How to Block Heat From Windows Effectively

Block Heat From Windows

We all know how important sunlight is for our health, but being exposed to it for too long can in many ways have detrimental effects. To protect your home from the blazing heat of the sun, the first thing you may think of is to blast the air con at its maximum level. While this may work temporarily and cool you down, the scorching heat will creep its way back inside again through your windows.

When heat penetrates through your windows, your air conditioner will have to work double hard to maintain the indoor temperature. To save money on energy costs, and to keep your temperature down, we have a number of suggestions on how to block heat from windows. These are:  

Overhangs

Overhangs

Properly installed roof overhangs can be most effective in blocking heat from south-facing windows. If installed correctly and in the right orientation, overhangs will prevent sunlight from entering through the windows, thus keeping the house cool during the summer months.

Blinds

One of the most efficient ways of saving electricity is by installing blinds. These window coverings block the heat and reflect the sunlight. Most types of blinds are inexpensive and you can find a variety of designs and materials. Installing these shades is very easy, but make sure they are mounted as closely to the glass as possible in order to obstruct the sunlight.

To keep the heat out using the best blinds, we have a few variants to recommend. These are:

Reversible Shades

These 2-in-1 blinds are among the best shades to block heat. They are dark colored on one side and light colored on the other so you can alternate according to the weather outside.

Roman and Roller Blinds

Roman and Roller Blinds

These are another cost-effective shades that are very popular and available in numerous colors, fabrics and weaves. To control privacy, heat and light from entering your room, be sure to choose heavier fabrics for best results.     

Blackout Shades

Blackout Shades

Blackout blinds completely block the sunlight, and they look better than aluminum foil, which some people may consider using as an alternative. However, foil is not an attractive solution nor is it permanent. With blackout blinds, you can permanently leave them mounted on your windows. Thanks to modern interior decor techniques, you can now find a wide variety of blackout blinds to complement your space. These window coverings are one of the most inexpensive ways to block heat from windows.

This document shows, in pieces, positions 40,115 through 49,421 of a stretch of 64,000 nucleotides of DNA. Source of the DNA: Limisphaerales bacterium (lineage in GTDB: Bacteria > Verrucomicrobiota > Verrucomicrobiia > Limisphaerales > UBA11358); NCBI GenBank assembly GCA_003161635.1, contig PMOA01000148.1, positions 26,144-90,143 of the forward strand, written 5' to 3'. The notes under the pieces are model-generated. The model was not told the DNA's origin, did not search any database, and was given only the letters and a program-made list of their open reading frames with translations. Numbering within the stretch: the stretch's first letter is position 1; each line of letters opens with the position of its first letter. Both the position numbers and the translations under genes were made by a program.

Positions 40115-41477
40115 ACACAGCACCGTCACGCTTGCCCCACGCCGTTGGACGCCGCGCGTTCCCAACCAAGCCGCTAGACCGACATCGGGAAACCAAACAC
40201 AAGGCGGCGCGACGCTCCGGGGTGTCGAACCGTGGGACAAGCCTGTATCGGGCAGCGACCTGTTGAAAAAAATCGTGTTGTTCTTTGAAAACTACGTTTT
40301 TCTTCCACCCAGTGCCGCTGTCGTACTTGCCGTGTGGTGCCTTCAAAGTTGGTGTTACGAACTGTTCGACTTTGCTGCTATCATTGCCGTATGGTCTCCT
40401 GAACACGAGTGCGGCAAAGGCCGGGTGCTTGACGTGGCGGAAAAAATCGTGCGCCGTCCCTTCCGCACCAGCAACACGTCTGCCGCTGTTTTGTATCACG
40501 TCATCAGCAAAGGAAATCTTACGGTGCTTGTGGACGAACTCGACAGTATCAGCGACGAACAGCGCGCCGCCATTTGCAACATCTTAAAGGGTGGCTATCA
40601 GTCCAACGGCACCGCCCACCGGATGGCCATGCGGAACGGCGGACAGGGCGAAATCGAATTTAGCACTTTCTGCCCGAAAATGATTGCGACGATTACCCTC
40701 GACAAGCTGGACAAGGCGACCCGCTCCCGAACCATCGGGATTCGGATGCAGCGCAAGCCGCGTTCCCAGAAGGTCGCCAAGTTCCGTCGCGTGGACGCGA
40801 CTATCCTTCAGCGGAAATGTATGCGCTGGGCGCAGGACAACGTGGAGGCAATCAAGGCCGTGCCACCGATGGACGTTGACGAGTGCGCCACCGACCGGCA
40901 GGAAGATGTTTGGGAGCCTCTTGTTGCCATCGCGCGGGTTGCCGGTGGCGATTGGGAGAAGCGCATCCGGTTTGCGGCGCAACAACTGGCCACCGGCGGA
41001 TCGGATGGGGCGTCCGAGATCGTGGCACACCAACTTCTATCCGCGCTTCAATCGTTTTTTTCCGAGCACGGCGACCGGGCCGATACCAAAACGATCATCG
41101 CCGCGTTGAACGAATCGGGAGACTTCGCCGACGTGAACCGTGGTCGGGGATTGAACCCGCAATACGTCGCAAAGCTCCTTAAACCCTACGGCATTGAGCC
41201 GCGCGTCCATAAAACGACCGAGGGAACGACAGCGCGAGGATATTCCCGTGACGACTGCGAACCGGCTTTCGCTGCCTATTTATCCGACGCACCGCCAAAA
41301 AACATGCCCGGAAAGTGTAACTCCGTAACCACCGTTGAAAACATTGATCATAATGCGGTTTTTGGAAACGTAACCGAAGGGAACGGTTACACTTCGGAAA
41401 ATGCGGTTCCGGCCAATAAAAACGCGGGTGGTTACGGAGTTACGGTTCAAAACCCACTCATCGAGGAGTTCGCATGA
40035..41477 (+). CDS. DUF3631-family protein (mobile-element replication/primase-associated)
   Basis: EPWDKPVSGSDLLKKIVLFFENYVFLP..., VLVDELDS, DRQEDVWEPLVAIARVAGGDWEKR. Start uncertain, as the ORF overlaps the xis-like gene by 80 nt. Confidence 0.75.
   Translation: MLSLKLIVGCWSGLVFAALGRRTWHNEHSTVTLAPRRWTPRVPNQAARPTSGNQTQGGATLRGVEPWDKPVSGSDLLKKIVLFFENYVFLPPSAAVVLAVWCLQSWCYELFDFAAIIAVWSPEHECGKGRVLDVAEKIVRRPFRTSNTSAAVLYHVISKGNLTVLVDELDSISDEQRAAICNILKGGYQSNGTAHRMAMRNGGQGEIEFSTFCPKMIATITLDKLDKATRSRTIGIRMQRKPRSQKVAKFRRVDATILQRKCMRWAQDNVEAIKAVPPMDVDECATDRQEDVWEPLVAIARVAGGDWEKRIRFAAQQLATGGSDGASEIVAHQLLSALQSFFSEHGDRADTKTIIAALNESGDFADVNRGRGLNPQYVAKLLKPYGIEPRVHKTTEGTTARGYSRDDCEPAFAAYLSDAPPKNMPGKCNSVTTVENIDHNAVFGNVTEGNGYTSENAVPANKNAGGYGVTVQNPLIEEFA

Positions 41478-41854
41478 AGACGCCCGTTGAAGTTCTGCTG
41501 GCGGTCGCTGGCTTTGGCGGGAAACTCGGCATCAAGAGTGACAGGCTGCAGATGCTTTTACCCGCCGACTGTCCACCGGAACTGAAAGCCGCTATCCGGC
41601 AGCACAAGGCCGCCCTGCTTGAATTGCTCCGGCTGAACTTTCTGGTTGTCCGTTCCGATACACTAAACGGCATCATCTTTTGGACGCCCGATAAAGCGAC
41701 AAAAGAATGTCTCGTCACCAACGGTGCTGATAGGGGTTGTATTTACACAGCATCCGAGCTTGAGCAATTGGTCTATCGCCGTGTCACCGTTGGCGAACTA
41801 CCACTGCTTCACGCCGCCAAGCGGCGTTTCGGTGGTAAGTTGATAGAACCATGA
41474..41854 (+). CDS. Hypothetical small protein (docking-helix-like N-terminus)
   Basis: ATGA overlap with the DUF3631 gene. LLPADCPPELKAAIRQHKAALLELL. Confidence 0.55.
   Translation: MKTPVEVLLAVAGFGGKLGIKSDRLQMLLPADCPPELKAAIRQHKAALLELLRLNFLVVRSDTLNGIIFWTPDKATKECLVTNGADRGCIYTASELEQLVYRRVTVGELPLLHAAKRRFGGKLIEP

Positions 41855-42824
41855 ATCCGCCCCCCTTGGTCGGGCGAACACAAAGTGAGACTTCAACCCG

Curtains and Drapes

Curtains and Drapes

If blackout shades sound too extreme, consider heavy curtains or drapes to block heat. Closely weaved curtains are a better option than open-weave fabrics. The best material is cotton or velvet to keep the heat out of your home. Dark colored curtains do a better job of reflecting heat. But if you want to maximize their effect, install a cornice at the top of the curtains. This extra layer is mounted closely to the window and provides better heat protection.

Remember to hang your curtains as closely to the windows as possible to create a tighter airspace and obstruct the heat. Heavy curtains and drapes not only increase privacy, they are the best choice when it comes to blocking outside heat.   

Exterior Solar Shades

Exterior Solar Shades

If you have patio windows or doors, most of the outside heat will penetrate through these openings. The best solution is good quality solar shades installed on your patio windows. These shades are low maintenance, durable and reduce the glare. Solar shades prevent the UV rays from disrupting your indoor temperature. But best of all, they look sleek and tidy, no matter where you install them.

Solar shades are easy DIY installations as they are slim in design and do a great job of filtering the harsh sunlight from entering through your windows while retaining your view. 

Shutters

Shutters

Exterior shutters are extremely effective in minimizing solar heat. They are normally made of wood, steel, vinyl and aluminum. Some people may prefer installing interior shutters while others prefer exterior ones for aesthetic and functional purposes. When choosing the best shutters for your windows, make sure the openings in between the material have smaller gaps for optimal heat resistance. These materials are manually operated, which means you must close or open them yourself. To enjoy complete protection from heat and hurricane, you may keep the shutters completely closed. When the weather cools down, you can partially raise them to let in fresh air and light. Keep in mind that not all window treatments are designed for exterior use. If you wish, you can opt for interior shutters instead.  

Foil

Foil